Commentary: B.C. speculation tax will only widen gap between haves and have-nots

New tax will only exacerbate the ill effects of rent controls on supply and ownership, according to a markets observer

Commentary: B.C. speculation tax will only widen gap between haves and have-nots

The B.C. government’s decision to implement a new real estate speculation tax will only make current market conditions, which are characterized by inflamed price growth and tight rental supply, worse.

In a contribution for Maclean’s, Mark Milke – author of Tax Me I’m Canadian: A Taxpayers’ Guide to Your Money and How Politicians Spend It – said that British Columbians have long had to deal with the existence of rent control, as well as the resultant problems of artificial shortages and degraded-quality housing stock.

Milke argued that far from regulating the market, the recently-announced speculation tax – ostensibly targeted at foreign capital, which has been cited as a main contributor to current B.C. housing conditions – will only add collateral damage to already struggling British Columbians.

“Imagine a retired couple where the carpenter-grandfather built a cottage years ago and where the entire family visits every summer. Maybe the couple rent out the home for part of the year to garner some retirement income. Assume the cottage and property is worth $300,000. That 2% tax means in addition to property tax—perhaps $2,000 already, another $6,000 in tax will be applied courtesy of the B.C. government’s new speculation tax. Effectively, the province just quadrupled the existing property tax bill to $8,000,” Milke explained.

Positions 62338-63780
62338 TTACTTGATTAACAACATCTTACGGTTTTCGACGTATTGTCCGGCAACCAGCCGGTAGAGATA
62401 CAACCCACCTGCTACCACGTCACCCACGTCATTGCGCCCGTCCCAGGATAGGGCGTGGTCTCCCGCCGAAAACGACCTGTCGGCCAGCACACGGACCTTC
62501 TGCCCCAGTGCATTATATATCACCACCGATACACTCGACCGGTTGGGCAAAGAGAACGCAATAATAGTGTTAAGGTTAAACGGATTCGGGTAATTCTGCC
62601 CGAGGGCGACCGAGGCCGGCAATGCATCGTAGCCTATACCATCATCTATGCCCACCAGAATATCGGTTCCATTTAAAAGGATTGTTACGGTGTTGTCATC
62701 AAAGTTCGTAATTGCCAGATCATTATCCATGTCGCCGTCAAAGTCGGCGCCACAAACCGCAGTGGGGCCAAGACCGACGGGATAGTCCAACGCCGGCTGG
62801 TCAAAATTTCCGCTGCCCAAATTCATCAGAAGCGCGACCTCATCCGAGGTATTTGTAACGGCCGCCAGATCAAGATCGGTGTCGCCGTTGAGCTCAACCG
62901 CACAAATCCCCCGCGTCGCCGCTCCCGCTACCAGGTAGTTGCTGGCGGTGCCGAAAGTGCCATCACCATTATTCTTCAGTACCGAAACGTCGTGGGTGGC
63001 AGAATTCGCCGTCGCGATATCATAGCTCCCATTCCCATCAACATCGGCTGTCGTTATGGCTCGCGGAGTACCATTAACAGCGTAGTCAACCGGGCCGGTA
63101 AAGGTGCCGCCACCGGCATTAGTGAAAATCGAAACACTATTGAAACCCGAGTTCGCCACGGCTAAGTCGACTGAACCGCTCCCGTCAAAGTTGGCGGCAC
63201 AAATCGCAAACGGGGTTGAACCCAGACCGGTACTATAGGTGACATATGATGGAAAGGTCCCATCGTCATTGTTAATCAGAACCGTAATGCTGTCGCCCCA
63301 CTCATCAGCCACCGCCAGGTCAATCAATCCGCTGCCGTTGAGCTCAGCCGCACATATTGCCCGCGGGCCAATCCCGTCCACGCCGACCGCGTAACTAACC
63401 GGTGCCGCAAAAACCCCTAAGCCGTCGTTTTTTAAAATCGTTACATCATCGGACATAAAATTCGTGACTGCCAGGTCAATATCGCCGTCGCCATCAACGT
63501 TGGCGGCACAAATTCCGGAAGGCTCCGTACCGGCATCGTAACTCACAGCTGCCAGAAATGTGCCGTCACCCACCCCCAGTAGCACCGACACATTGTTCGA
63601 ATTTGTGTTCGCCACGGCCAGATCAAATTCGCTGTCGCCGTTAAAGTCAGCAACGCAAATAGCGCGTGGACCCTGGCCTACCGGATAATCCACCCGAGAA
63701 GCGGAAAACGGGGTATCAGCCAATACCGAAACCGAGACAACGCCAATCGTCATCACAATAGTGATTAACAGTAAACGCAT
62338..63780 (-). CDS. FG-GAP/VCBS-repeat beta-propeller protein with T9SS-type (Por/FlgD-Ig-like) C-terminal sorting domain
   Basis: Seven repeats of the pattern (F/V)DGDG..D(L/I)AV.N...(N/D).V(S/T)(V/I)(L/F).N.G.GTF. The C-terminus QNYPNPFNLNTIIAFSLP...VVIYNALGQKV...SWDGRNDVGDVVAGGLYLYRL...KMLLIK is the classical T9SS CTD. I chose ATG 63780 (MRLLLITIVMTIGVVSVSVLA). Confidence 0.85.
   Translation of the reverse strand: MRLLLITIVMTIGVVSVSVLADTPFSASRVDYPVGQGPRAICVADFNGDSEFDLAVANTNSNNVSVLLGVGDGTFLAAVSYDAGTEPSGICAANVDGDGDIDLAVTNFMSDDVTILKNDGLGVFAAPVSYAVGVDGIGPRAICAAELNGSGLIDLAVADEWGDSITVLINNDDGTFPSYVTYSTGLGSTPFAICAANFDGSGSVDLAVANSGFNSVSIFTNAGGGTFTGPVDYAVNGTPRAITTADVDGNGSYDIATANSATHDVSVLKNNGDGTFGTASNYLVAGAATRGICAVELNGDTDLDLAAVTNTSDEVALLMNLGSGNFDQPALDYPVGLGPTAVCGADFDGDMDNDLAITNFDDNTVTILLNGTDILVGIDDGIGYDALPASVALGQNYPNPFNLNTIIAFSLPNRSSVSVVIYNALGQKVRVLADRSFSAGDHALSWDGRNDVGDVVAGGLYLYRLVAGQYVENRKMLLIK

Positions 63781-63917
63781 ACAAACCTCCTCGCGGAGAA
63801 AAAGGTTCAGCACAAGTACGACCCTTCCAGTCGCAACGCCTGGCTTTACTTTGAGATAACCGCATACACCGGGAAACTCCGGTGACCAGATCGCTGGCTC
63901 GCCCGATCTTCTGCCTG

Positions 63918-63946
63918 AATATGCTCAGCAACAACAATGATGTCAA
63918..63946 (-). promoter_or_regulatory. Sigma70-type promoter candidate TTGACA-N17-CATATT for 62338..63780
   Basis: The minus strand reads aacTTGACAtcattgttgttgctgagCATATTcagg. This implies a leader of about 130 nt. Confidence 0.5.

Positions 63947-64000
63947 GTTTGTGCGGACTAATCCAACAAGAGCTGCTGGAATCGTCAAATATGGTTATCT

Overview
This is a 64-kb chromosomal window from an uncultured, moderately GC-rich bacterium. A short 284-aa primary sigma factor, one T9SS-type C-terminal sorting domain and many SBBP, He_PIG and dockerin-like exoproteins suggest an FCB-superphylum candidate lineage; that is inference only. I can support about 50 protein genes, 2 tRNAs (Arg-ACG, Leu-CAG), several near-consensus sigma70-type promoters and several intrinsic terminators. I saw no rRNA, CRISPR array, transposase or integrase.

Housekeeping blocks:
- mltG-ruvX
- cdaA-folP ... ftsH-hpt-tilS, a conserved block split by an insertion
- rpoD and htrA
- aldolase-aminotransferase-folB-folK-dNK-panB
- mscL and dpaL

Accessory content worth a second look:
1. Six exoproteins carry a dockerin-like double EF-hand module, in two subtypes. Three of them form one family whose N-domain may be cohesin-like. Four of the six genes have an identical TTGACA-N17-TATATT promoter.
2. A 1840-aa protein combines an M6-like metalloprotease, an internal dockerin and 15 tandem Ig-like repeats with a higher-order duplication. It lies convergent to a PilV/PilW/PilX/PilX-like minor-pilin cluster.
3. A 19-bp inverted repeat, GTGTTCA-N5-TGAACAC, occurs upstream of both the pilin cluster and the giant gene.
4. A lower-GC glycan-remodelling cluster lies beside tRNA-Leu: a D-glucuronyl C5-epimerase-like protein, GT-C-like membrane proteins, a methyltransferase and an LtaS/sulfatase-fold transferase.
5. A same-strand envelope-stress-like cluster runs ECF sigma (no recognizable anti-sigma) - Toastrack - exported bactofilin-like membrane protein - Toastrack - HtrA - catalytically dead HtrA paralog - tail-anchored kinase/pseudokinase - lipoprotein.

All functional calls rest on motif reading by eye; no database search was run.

Read more: Blowback impels speculation tax rethink

“Even if B.C. tries to re-jig the initial proposal to not tax-nail British Columbians—evidence by the way, of tax policy made up in the NDP’s ideological kitchen and not processed through sensible economists—other Canadians (and foreigners) will be hit by the new quadruple-your-property-tax tax.  And here’s where the new speculation tax is as dumb as the proverbial post,” he added. “The Ministry of Finance notes that ‘qualifying long-term rentals’ will be exempt from the new quadrupled property tax but that leaves a lot of ambiguity.”

All of these would have a net effect of making things more problematic for everyone except the ultra-rich, who could afford to throw away as much as $18,000 every year.

“The B.C. government may find the only people who will risk being caught in the combined thicket of B.C.’s rent control laws and new speculation tax net are the wealthy. After all, it is they who can endure the B.C. government’s class warfare-inspired speculation tax, not Canadians of more modest means.”

Ultimately, the market for lower and middle-income rental properties purchased by out-of-province investors might very well collapse amid the uncertainty and the existing restrictions on making a return, Milke concluded.

“It’s as if their investment money was illicit Russian or Chinese mob cash. So congratulations Premier John Horgan and Finance Minister James: Your new tax will kill affordable rental construction that otherwise would occur (from out-of-province buyers ponying up and adding to the province’s modestly-priced rental stock.”


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